Principle 3: quality of practice
This principle focuses on safety, competence, kindness, compassion, caring and protection from harm. Patients have a right to receive quality care by competent nurses and midwives who practise in a safe environment.
- Nurses and midwives are competent, safety-conscious, act with kindness and compassion, and provide safe, high-quality care.
- Nurses and midwives make sure that the healthcare environment is safe for themselves, their patients and their colleagues.
- Nurses and midwives aim to give the highest quality of care to all people in their professional care.
- Nurses and midwives use evidence-based knowledge and apply best practice standards in their work.
- Nurses and midwives value research. Research is central to the nursing and midwifery professions. Research informs standards of care and ensures that both professions provide the highest quality and most cost-effective services to society.
Standards of conduct
- You must report any safety concerns you have about the healthcare environment and help to find solutions through appropriate lines of authority, such as your manager, employer or relevant regulatory body.
- You should deliver safe and competent practice based on best available evidence and best practice standards.
- You should actively participate in good clinical governance to ensure safe, quality care.
- You should be kind and compassionate in your practice.
- You must be competent to practise safely as a nurse or midwife. If there are limitations to your competency, you and your employer should address them so that you can practise safely and within your scope of practice.
- You must keep your knowledge and skills up-to-date by taking part in relevant continuing professional development. You must be prepared to demonstrate your competence if required.
- If you are involved in research, you should refer to our guidance on the ethical conduct of nursing and midwifery research and the ethical policies and procedures you are required to follow. You must ensure that the rights of patients are protected at all times in the research process.
Reporting safety concerns
You have a distinctive responsibility to uphold the quality and safety of the healthcare environment. This responsibility extends to reporting your concerns where you consider patient dignity is not respected. Nursing and midwifery managers have a responsibility to report and act on safety concerns that staff share with them. It may be necessary to escalate concerns if they are not dealt with by those in authority. This may involve staff or managers reporting to the next supervisory level.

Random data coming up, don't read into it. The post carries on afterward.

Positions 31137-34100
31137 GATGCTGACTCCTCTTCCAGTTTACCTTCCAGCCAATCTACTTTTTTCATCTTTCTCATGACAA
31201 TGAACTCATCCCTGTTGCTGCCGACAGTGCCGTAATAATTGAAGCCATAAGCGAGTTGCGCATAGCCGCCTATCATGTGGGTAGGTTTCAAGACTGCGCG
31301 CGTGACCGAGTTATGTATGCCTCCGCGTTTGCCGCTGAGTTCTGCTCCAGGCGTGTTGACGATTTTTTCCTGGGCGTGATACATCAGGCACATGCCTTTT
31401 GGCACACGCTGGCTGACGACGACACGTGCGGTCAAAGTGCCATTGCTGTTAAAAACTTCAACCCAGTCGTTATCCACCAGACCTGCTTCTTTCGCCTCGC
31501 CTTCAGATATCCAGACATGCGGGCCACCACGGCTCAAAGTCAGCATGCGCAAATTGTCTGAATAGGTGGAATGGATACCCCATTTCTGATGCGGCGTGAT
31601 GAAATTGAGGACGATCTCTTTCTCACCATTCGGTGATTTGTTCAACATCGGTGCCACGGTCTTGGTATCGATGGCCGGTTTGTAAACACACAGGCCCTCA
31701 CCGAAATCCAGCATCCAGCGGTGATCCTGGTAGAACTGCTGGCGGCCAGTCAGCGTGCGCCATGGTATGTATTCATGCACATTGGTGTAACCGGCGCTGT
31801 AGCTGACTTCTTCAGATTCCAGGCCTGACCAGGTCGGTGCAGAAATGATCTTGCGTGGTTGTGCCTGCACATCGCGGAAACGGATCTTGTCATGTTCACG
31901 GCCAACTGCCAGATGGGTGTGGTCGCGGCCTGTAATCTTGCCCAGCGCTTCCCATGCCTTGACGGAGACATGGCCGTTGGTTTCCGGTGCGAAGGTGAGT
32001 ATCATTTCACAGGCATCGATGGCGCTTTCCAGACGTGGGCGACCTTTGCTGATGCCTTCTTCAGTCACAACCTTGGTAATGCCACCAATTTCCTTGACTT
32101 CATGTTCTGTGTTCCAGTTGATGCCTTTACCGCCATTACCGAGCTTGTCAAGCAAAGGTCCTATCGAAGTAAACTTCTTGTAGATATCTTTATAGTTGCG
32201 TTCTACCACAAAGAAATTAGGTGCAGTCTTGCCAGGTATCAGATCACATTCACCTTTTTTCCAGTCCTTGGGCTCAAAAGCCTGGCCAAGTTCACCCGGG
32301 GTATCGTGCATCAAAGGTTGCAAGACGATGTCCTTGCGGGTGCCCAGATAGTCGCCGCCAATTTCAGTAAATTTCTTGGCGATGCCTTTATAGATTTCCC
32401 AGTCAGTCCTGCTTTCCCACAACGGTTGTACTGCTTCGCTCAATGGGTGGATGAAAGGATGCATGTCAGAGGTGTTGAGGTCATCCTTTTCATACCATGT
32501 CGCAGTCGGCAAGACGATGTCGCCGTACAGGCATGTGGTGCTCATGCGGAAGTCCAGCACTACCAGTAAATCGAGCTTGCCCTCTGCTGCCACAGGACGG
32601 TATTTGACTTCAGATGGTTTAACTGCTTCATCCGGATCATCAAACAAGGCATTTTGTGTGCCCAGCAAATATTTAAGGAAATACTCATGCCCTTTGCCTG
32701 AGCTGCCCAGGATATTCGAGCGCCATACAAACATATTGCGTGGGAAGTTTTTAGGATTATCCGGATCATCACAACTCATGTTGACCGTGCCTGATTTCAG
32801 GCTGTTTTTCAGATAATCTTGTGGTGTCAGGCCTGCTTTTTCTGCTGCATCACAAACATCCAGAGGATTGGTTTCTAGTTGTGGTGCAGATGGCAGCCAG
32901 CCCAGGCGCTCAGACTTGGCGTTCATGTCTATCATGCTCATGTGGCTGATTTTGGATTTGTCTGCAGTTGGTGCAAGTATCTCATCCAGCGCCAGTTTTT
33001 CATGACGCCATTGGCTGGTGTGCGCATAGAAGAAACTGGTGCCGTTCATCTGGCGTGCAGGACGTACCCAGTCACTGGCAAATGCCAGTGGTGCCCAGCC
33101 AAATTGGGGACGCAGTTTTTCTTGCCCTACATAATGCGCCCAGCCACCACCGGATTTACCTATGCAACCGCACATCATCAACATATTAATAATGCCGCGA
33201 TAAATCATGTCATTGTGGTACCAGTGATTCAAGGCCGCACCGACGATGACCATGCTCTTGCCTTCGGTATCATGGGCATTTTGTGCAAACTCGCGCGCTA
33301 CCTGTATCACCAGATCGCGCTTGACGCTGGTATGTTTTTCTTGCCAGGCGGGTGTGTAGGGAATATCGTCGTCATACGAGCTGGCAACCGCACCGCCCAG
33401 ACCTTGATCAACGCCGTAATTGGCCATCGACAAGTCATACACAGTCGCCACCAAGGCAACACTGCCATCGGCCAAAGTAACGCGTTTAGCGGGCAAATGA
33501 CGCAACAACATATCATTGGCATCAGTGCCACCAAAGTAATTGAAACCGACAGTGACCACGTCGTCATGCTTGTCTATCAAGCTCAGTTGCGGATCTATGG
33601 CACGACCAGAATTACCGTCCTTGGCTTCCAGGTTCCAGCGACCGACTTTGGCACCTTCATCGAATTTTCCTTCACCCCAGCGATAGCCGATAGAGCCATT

Safe, quality practice is promoted by nurses and midwives actively participating in incident reporting, adverse event reviews and open disclosure, within a culture of candour.
You should refer to national legislation and employer policy for information on the legal responsibilities of the employee and the employer regarding health and safety concerns. The Protected Disclosures Act 2014; Safety, Health and Welfare at Work Act 2005; Protection of Disclosures of Information (Part 14 of the Health Act 2007); and the Civil Liability (Amendment) Act 2017 are key sources.
The Civil Liability (Amendment) Act 2017 details the procedure for preparing and making an open disclosure, which includes a written statement to the patient at an open disclosure meeting, containing information in relation to the incident, and includes an apology, if appropriate. The information provided in making an open disclosure or an apology:
- does not constitute an admission of fault or liability or clinical negligence;
- will not be admissible as evidence of fault or liability in court;
- it will not invalidate the indemnity of the health service provider
- and it shall not constitute an express or implied admission of fault, professional misconduct, poor professional performance or unfitness to practice in any complaint subsequently made to a regulatory body.
General information about protected disclosures and whistleblowing is available at www.gov.ie.
National standards from other regulators, for example Health Information and Quality Authority and the MHC, give information about safe standards of care. An international source is the World Health Organisation Patient Safety initiative.
Code of Professional Conduct and Ethics for Registered Nurses and Registered Midwives